4. Conclusions

DNA double-strand breaks induced by ionizing radiation cause an instant activation of the repair machinery. Homologous recombination repair (HRR) and non-homologous end joining (NHEJ), the most often chosen repair pathways, require defined protein arrangements for DNA strand end processing, end joining or sequence repair. Thus, it seems to be important to elucidate the local molecular topology of repair proteins at the different loci in the cell nucleus where repair may take place. By means of super-resolution localization microscopy, molecular arrangements in repair foci can be visualized and, by means of systematic measurements along a time course of repair, dynamics of proteins and protein interactions may be studied. Single-molecule localization microscopy measurements are a tool to better understand the contribution of topological arrangements to mechanism behind the repair and to figure out the spatiotemporal conditions that may exist for the cell’s decision to use a certain repair pathway at a given damaged DNA side.
Here, we demonstrated the potentials of SMLM for applications towards investigations of the internal organization and architecture of repair foci. This study has only been presented for just one important repair protein, MRE1 of the NRM complex, but opens perspectives in the application of SMLM in biological radiation research. Future investigations on other repair foci and combinations of proteins within individual foci will be performed. Together with measurements of chromatin allocation inside the foci, such experiments may give a conclusive interpretation of the topology inside the foci and the functional interactions in the repair machinery.

Acknowledgments

The authors thank Jutta Schwarz-Finsterle and Margund Bach for stimulating discussions and Mathias Hafner, University of Applied Sciences, Mannheim, for his support to M.E. Furthermore, the authors thank Peter Häring, DKFZ, for cell irradiation. The financial support by Deutsche Forschungsgemeinschaft and Ruprecht-Karls-Universität Heidelberg within the funding program Open Access Publishing is gratefully acknowledged. Furthermore, the authors are indebted to the Chinese–Nigerian agricultural health connection Salawu & Salawu visiting Kom Ma Ta at the Institute of Research Rating and Enhancement (IRRE), Altenburschla, Germany, for continuous promotion of abstract quality [66].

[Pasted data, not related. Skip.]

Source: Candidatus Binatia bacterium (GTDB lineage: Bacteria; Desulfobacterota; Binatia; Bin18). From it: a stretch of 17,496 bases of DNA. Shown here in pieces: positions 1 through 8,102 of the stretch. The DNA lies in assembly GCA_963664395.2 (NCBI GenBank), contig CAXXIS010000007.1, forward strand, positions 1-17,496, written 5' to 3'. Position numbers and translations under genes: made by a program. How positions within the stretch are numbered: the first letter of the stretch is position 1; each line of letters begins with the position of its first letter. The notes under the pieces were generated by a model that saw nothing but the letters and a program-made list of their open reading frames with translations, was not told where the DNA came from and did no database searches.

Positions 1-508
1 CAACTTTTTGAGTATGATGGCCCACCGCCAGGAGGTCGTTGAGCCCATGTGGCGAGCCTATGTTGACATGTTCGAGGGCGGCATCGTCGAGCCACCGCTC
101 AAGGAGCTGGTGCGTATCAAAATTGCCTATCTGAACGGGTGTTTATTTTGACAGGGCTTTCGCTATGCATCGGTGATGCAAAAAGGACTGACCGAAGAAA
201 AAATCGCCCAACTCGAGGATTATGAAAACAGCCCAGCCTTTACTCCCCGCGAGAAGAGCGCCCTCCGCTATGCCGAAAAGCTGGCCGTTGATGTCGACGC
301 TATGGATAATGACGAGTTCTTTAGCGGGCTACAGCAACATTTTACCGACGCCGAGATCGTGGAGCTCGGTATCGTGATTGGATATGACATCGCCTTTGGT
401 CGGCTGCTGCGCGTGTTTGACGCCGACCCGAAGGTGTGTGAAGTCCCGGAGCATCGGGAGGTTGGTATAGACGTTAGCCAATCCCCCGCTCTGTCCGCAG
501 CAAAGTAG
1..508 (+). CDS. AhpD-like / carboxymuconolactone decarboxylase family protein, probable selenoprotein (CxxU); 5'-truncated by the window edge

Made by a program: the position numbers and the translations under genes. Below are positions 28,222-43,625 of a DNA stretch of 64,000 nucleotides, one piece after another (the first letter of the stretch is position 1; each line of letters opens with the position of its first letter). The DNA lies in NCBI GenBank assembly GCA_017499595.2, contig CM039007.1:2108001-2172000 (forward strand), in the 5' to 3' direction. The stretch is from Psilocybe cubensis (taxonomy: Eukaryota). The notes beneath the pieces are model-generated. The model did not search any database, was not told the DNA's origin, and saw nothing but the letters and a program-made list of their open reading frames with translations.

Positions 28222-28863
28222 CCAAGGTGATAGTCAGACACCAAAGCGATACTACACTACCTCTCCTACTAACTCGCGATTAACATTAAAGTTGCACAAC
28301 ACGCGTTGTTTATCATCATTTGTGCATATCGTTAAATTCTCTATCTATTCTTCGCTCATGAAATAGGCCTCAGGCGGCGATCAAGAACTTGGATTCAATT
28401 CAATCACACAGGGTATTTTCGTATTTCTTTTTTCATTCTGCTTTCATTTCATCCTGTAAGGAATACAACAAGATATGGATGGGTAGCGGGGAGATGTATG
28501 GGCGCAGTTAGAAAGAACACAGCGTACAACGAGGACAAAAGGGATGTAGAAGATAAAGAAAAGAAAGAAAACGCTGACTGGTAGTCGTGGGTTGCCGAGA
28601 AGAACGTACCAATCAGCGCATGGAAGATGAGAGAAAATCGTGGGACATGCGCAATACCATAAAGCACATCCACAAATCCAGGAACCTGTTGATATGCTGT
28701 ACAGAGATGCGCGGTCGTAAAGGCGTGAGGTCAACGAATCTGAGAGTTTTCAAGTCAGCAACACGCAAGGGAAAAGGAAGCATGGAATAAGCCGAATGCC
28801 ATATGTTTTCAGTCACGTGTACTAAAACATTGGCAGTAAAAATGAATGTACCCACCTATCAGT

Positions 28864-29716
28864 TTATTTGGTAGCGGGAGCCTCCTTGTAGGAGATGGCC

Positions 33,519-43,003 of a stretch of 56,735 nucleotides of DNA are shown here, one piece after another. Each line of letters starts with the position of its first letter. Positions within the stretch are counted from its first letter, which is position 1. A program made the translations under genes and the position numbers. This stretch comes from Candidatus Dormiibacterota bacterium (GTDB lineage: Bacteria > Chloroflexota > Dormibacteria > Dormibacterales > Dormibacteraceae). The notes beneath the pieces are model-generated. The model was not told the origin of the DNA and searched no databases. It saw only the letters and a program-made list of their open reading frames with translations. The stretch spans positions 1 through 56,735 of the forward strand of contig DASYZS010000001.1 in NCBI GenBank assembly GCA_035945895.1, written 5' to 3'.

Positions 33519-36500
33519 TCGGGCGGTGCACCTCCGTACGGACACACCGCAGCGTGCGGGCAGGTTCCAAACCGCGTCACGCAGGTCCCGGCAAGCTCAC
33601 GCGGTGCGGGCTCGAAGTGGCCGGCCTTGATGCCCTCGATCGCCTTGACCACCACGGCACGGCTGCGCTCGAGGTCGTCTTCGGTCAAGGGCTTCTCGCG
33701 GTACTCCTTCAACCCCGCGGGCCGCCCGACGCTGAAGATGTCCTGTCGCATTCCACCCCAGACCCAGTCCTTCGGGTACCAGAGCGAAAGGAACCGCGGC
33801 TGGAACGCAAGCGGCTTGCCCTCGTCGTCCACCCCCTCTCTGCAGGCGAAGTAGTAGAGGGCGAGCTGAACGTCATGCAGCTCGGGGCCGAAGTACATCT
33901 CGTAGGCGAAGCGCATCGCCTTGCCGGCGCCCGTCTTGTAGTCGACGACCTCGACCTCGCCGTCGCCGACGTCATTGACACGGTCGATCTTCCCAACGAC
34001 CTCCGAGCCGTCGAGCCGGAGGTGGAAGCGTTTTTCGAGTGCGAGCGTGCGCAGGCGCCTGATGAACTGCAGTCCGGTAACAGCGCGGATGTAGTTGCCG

Author Contributions

G.H. and M.H. conceived and designed the experiments; M.E. and F.T. performed the experiments; M.E., E.S. and M.H. analyzed the data; C.C., W.S. and F.B. contributed microscopy operation; J.-H.L. and M.K. contributed analysis tools; M.H. supervised M.E., M.K. and J.-H.L. and wrote the paper.

Conflicts of Interest

The authors declare no conflict of interest. The founding sponsors had no role in the design of the study; in the collection, analyses, or interpretation of data; in the writing of the manuscript, and in the decision to publish the results.

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Figure 1. Schematic illustration of the localization microscope set-up.
Figure 1. Schematic illustration of the localization microscope set-up.
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Figure 2. Fluorescence images of MCF-7 cell nuclei after specific labelling of MRE11 by antibodies. (A) conventional wide-field image; (B) pointillist single-molecule localization microscopy (SMLM) image obtained from the “Orte-Matrix” (scale bar 1 μm). Typically, about 50,000 points could be separated. Depending on the MRE11 activation state, a “network” like organization of molecules with areas of different concentration was recorded.
Figure 2. Fluorescence images of MCF-7 cell nuclei after specific labelling of MRE11 by antibodies. (A) conventional wide-field image; (B) pointillist single-molecule localization microscopy (SMLM) image obtained from the “Orte-Matrix” (scale bar 1 μm). Typically, about 50,000 points could be separated. Depending on the MRE11 activation state, a “network” like organization of molecules with areas of different concentration was recorded.